image 10

The bottom and the back of the unit are essentially exposed frames of the chassis, which will become apparent once we remove the black plating that covers the front, sides, and top. Aside from a small area of hexagonal vent punchouts and the rubber feeting located in each corner, there isn't a lot to visit on the underside. The rear of the unit is dominated by the aforementioned exhaust fan, but you will find a few extra I/O goodies here, such as the essential network port (RJ-45 10/100/1000 BASE-TX Auto), two additional USB 2.0 ports, an HDMI out port, and SPDIF audio out (again, we'll touch more on why these exist shortly). The power supply unit also makes its appearance here.

image 26

image 24

When you're ready to really tear into this NAS, Thecus has not only included thumbscrews to help get you there, but also the type that release from the threading but stay attached to the chassis. I can't express how much I appreciate this. If you've ever had the pleasure of working on something inside of a data center, whether a dedicated co-location or even in-office, you know how easy it is to lose screws. You often find yourself resting them on rack bars or other servers, and ultimately either losing track of them or knocking them under a heavy, expensive piece of equipment that may as well be an abyss. With the twist of three screws, you'll be able to remove the metal shroud from the unit.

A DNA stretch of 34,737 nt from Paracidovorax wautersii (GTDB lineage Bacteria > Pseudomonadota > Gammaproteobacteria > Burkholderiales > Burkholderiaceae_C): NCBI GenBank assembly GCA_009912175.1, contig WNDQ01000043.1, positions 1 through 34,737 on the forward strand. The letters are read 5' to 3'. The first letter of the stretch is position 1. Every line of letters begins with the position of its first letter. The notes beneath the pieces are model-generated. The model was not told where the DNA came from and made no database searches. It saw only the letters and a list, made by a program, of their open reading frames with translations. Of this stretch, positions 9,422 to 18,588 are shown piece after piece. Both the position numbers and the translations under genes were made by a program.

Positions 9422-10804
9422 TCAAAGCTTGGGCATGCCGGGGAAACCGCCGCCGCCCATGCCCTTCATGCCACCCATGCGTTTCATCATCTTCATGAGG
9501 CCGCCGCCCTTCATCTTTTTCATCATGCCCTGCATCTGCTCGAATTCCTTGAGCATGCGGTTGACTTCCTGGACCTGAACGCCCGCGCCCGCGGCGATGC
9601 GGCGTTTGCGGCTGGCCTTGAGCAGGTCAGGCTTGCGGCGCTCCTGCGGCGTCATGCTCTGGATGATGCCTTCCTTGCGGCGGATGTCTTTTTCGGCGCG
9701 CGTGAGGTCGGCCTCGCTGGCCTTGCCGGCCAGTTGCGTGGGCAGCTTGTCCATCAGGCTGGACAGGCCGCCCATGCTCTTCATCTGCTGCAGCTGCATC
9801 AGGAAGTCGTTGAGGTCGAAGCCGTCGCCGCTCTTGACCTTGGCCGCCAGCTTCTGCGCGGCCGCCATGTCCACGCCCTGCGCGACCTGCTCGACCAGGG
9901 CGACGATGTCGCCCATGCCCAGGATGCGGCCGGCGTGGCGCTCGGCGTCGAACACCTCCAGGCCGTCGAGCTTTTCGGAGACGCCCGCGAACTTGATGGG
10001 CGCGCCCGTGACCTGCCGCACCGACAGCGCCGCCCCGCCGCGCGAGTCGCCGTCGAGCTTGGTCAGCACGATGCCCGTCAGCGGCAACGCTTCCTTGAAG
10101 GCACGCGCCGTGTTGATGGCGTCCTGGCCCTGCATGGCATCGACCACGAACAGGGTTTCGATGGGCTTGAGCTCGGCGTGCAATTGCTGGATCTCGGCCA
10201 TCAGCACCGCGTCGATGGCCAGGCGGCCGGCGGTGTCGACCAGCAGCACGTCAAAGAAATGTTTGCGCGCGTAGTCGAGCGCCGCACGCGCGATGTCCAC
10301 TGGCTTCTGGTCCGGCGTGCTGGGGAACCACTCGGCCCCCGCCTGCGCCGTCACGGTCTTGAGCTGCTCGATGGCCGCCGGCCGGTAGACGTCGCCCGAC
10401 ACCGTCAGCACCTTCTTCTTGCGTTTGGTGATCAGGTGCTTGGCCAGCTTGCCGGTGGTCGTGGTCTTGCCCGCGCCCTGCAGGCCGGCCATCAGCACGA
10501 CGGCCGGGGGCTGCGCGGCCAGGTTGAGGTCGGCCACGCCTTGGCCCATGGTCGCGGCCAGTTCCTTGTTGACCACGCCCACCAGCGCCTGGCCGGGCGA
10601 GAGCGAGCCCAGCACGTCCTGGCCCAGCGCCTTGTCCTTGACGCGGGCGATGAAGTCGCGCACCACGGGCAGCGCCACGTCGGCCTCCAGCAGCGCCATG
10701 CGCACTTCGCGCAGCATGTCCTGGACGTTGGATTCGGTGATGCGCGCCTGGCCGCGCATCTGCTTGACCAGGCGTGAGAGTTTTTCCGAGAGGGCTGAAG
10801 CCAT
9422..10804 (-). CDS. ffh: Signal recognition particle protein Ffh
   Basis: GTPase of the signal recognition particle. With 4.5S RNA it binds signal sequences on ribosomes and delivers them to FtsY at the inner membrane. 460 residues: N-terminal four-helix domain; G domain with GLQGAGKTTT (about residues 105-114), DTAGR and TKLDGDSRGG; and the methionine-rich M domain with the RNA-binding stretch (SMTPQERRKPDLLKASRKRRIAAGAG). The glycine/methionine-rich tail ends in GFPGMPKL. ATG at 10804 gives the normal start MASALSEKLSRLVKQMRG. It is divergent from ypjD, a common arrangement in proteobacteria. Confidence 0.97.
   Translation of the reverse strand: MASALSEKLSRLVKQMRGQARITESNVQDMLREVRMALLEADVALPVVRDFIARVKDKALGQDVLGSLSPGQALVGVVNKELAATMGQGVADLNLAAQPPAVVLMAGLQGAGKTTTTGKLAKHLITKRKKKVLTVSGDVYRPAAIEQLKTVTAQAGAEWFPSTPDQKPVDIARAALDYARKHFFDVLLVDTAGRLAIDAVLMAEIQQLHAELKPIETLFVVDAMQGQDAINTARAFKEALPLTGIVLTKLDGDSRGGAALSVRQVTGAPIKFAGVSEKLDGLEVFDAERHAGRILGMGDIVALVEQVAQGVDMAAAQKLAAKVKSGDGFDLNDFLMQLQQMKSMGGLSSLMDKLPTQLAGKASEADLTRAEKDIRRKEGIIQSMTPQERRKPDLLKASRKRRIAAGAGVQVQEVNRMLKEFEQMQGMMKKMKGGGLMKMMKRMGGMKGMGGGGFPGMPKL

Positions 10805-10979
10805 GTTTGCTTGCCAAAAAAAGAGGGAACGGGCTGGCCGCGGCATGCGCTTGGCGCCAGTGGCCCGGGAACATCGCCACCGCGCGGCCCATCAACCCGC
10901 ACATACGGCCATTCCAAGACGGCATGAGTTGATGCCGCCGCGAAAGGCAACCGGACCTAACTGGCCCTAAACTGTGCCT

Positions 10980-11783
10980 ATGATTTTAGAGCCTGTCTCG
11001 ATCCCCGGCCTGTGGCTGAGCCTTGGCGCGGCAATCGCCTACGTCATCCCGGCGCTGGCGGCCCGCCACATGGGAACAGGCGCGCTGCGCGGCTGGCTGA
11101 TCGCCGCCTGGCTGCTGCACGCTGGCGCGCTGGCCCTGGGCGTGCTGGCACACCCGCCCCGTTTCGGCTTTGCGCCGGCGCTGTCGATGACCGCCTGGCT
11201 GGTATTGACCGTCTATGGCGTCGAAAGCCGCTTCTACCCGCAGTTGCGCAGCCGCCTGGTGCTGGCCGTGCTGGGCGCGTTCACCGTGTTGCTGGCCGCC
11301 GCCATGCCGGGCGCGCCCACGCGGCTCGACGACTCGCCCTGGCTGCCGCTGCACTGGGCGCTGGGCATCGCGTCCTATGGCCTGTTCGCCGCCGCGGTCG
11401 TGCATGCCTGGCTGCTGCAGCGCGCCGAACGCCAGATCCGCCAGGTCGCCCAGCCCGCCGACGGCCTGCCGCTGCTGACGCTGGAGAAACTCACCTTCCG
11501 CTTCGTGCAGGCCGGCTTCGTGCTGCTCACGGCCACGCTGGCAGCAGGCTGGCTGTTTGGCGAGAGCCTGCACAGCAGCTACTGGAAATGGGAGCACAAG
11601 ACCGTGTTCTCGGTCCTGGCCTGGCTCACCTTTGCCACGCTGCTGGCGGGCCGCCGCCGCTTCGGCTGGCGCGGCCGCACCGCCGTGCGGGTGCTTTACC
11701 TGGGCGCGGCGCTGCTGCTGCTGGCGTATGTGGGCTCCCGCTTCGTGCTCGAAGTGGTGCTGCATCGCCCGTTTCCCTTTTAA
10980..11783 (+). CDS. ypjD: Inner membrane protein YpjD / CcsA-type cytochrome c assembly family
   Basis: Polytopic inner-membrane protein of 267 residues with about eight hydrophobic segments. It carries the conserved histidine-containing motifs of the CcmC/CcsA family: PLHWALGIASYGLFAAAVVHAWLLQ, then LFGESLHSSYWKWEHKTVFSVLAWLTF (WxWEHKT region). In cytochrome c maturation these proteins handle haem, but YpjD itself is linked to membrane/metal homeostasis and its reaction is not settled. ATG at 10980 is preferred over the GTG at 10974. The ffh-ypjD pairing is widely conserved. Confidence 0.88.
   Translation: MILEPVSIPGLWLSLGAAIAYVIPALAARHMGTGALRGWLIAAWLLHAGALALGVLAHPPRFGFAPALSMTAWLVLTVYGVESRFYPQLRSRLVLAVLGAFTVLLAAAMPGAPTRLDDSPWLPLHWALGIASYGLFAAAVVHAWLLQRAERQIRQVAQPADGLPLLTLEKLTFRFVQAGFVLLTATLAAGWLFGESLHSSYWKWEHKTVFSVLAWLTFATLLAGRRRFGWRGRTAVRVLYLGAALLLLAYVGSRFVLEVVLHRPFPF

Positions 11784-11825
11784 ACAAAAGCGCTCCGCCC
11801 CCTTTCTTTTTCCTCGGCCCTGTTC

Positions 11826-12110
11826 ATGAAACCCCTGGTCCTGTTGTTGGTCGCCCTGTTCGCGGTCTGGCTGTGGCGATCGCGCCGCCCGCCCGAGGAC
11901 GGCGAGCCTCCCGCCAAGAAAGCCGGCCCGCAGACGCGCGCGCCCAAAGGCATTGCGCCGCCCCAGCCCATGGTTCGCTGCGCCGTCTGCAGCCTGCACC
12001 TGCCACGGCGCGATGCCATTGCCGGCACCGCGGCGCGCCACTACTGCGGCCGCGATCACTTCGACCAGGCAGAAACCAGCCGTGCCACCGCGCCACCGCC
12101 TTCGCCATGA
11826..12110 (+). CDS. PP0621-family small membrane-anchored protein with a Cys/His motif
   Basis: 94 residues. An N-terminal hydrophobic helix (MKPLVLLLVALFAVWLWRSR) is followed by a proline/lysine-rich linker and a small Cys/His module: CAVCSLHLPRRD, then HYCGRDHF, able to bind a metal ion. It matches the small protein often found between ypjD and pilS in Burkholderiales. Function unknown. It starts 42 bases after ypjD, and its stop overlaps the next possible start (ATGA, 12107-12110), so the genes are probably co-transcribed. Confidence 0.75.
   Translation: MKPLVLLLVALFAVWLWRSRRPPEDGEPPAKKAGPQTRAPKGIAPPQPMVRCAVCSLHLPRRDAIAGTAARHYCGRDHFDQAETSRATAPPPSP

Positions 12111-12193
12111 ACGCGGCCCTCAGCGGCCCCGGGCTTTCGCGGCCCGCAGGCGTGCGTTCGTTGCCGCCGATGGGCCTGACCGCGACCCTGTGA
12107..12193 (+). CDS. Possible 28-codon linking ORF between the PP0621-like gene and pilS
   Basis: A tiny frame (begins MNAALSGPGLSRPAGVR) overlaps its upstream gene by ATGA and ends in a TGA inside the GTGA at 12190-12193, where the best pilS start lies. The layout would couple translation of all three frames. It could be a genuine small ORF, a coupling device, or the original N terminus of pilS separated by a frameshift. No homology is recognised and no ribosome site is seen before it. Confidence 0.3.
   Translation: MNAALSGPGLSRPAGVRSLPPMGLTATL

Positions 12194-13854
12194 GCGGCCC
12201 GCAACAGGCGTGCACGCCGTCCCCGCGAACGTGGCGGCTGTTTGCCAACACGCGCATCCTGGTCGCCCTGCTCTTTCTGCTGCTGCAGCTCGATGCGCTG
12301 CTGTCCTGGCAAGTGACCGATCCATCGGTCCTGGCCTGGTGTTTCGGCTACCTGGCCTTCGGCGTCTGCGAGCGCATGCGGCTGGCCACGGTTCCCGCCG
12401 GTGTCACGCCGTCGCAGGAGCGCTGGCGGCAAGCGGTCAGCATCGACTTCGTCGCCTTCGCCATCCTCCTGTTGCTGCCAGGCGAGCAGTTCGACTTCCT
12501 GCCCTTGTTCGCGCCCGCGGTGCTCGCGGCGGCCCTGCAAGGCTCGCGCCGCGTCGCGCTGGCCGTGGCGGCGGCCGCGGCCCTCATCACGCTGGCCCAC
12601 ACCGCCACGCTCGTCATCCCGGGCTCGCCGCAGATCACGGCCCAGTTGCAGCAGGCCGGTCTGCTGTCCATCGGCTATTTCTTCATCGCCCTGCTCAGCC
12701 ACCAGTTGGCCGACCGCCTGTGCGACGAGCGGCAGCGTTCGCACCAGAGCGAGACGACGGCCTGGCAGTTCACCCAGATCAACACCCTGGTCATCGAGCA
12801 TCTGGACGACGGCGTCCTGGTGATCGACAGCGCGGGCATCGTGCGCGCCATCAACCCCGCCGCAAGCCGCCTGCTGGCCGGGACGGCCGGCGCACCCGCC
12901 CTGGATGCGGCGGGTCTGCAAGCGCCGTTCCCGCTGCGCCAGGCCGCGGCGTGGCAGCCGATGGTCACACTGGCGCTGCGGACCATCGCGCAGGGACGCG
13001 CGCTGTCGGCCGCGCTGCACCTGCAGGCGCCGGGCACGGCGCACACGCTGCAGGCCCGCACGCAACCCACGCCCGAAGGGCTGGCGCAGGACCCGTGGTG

image 25

image 27

image 30

Here we get a nice look at the main PCB, you you'll notice an elevated PCB marked A. This is where the front panel terminates, since they went with a modular design here it helps service the unit if that part ever needs replaced. You can see the same thing around front with the button and LCD boards.

image 28

image 29

Labeling something 'A' implies that there should at least be a 'B', and the more observant readers may have already found it above in the photo looking at the SATA connections through the chassis. To get a better look at this, the entire chassis actually separates, a feature I discovered while trying to move the unit for pictures while the shroud was off. Make sure you disconnect the cables at the A point as well as the power before pulling too far.